Harvest is still a couple of months away, but pear growers here — and throughout the Pacific Northwest — are giving the 2013 crop an early thumbs up.

Harvest is still a couple of months away, but pear growers here — and throughout the Pacific Northwest — are giving the 2013 crop an early thumbs up.

Pear-industry representatives from Medford to Wenatchee, Wash., met last week in Portland and estimated the coming crop will be 4 percent larger than the five-year average and 2 percent larger than last year's production. That would make the forthcoming crop the third largest on record, according to the Northwest Pear Bureau.

The projected regional crop of fresh pears weighs out at 436,410 tons, or 19.8 million standard 44-pound boxes.

"I think it's a really manageable crop and a clean crop, with no hail or insect damage at this point in all our districts," said Mike Naumes, president of Naumes Inc., which grows 1,000 acres of pears in California, 1,600 in the Rogue Valley, and 100 in Washington.

"Our crop will be slightly larger than last year — about 3 or 4 percent bigger — but it's very manageable," he said.

"So far this has been a good growing season with warm temperatures, just a few nights of frost, with no frost damage. So far, we haven't had other weather events like hail, and all the varieties seem to have had a good set."

The timing of the harvest is projected to fall within historical norms, with picking expected to begin here in early August with the Starkrimson variety, followed by Bartletts. Winter varieties such as Anjou, Bosc, Comice, Concorde, Forelle and Seckel will be picked from early September through mid-October.

Naumes Inc., which just wrapped up its cherry packing in Sacramento Valley's Yuba County, plans to begin picking there in the first week of July and move on to Bartletts around July 11.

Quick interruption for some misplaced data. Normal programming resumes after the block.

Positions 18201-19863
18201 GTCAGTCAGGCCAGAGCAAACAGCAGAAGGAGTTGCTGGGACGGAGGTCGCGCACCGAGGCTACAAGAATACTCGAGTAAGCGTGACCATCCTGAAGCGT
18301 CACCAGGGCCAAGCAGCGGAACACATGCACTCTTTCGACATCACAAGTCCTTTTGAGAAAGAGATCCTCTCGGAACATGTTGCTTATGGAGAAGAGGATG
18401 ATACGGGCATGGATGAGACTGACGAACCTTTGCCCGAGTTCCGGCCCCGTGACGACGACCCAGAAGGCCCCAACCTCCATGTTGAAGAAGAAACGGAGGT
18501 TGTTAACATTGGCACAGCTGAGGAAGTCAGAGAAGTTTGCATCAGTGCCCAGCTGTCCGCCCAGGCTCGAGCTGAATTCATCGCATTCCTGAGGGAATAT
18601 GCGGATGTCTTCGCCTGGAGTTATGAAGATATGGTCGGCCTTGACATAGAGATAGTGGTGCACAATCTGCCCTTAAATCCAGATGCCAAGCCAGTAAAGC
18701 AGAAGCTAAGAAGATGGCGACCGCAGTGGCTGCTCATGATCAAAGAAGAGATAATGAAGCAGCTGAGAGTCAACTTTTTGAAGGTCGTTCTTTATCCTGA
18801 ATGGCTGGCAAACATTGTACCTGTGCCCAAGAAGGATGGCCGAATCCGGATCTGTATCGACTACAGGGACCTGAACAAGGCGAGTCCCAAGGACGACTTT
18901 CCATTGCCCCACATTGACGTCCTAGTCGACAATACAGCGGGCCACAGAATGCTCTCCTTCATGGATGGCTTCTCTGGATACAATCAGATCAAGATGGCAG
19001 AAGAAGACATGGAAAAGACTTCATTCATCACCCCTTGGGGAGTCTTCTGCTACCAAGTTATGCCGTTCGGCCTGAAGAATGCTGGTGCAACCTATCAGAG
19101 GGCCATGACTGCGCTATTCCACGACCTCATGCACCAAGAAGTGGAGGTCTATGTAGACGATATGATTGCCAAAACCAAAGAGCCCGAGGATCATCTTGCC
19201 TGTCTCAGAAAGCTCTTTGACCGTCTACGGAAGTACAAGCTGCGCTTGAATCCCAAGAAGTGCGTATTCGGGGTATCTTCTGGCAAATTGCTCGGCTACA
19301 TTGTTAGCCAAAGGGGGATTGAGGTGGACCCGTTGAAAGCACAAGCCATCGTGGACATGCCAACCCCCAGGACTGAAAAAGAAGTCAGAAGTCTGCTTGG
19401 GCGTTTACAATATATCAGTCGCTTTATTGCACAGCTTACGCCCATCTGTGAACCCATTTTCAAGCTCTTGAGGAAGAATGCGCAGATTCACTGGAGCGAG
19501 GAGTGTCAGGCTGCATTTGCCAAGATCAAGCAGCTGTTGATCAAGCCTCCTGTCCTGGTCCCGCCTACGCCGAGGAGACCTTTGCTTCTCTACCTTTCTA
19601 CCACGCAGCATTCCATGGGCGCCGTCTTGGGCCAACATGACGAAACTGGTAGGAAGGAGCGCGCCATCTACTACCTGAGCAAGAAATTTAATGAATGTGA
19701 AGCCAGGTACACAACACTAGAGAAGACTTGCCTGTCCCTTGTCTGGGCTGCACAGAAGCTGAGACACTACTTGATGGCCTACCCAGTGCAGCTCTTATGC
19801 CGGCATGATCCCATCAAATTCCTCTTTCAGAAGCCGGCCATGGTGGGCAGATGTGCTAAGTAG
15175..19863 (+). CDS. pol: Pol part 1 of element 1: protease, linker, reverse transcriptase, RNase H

The Bosc crop, Naumes' largest single variety, accounting for 40 percent of its production, has been a pleasant surprise.

"We're set for another excellent crop after coming off a good crop," Naumes said. "It depends on the variety, but often when you have a heavy crop, the next year it comes back lighter. We were concerned because we didn't see a high amount of bloom on the trees, but from whatever was out there, we had a good set."

Pear Bureau Northwest reported Green Anjou pears, the most abundantly grown variety in the region, are projected to increase 3 percent over 2012, putting it 2 percent ahead of its five-year average. Bartlett pears are projected to decrease by 5 percent from last season's large crop, but could still yield 9 percent more than the five-year average. Growers are expecting the Bosc pear crop to increase by 7 percent over last year's yield.

Green Anjou pears are anticipated to account for 53 percent of Northwest production, with Bartlett making up 22 percent and Bosc 15 percent.

Doug Lowry, the chief executive of Associated Fruit, which farms nearly 700 acres in the Rogue Valley, said he's pleased by what he sees going into thinning time.

"The crop is a little earlier than typical, and we're waiting for the June drop to finish," Lowry said. "It's not a bumper crop, but we are really encouraged by what we see out in the field, and it looks a like a good-sized crop. It looks really clean, and we're pleased with what we see out there. We're where we want to be without too much thinning, and we've exceeded initial projections."

Associated Fruit, which has added about 200 acres to its production this year, grows about 50 percent Bosc and 50 percent Comice.

"Nothing real eventual is happening, other than protecting the crop against scab," Lowry said. "Typically you start with a pretty crop and it goes downhill from there. As long as it doesn't get too hot and we don't see hail, I'm really encouraged. Hopefully, the market will hold up, too."

Reach reporter Greg Stiles at 541-776-4463 or business@mailtribune.com. Follow him on Twitter @GregMTBusiness, and read his blog at www.mailtribune.com/Economic Edge.